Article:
Date of Award


Document Type


Degree Name

Master of Arts (MA)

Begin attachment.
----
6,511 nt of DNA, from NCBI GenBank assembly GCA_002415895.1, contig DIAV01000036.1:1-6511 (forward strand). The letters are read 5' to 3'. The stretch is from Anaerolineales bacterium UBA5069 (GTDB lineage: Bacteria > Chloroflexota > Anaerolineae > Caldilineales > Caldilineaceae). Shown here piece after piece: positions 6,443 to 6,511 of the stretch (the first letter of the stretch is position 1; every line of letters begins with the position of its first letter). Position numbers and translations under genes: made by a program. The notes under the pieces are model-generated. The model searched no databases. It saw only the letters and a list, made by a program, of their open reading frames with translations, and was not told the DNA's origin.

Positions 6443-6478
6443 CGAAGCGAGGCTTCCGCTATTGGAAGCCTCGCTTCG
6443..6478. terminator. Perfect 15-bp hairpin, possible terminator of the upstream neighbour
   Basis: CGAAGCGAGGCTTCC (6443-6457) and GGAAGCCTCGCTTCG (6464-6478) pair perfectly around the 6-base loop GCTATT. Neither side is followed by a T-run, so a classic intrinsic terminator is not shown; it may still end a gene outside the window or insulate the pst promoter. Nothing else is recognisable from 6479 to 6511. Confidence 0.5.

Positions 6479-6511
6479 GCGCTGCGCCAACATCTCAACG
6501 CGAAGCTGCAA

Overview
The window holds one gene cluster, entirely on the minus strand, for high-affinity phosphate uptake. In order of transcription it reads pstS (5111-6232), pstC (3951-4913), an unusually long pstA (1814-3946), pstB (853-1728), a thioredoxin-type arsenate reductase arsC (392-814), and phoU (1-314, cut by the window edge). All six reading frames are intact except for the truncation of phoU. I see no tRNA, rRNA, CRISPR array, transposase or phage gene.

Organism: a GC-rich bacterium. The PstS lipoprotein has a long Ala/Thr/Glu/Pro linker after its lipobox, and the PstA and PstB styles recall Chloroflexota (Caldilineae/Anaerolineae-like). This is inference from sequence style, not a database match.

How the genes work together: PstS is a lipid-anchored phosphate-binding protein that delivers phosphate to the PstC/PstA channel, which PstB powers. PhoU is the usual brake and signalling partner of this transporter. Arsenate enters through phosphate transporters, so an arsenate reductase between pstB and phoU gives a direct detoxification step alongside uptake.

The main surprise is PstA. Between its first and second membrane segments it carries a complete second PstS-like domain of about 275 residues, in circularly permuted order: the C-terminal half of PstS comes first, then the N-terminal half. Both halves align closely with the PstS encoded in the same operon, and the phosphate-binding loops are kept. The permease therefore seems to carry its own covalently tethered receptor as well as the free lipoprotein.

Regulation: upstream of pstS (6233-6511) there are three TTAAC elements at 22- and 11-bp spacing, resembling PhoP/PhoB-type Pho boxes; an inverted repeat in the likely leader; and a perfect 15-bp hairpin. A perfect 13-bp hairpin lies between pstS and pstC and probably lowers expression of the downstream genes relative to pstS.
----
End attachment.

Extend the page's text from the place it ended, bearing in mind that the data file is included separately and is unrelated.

In the late forties, military tribunals held at Nuremberg tried several surviving key German diplomats, including Constantin von Neurath, Joachim von Ribbentrop, Ernst von Weizsaecker, and Ernst Woermann, for their part in the so-called Nazi conspiracy to wage wars of aggression. All of the diplomats on trial claimed that the German Foreign Office was innocent since it had no influence on the formulation of foreign policy: Hitler had acted as his own Foreign Minister. This thesis investigates to what extent these individuals and other diplomats influenced the making of foreign policy during the Third Reich, as well as examines the Foreign Office's role in formulating policy from 1871 to 1945 in order to determine if there exists any continuity in its activities. The author uses the unpublished Nuremberg trial papers in the University of North Dakota's Chester Fritz Library as well as numerous published diplomatic documents and memoirs. The study shows that there is a strong case for the continuity argument that the Foreign Office had little, if any, influence in policy making under Bismarck, Wilhelm II, and Hitler. All three men practiced, to varying degrees, their desire to be their own Foreign Minister. The Foreign Office existed to carry out foreign affairs, not formulate policy. Only during the Weimar era, especially under Stresemann, did the Foreign Office exert a strong influence in policy making. With the emergence of Hitler, the diplomats returned to their established pattern of serving a strong German leader. Thus, when the diplomats on trial at Nuremberg stated that Hitler was his own Foreign Minister and the Foreign Office had no influence on his decisions, they were arguing a viewpoint that holds true for much of the time during 1871 to 1945.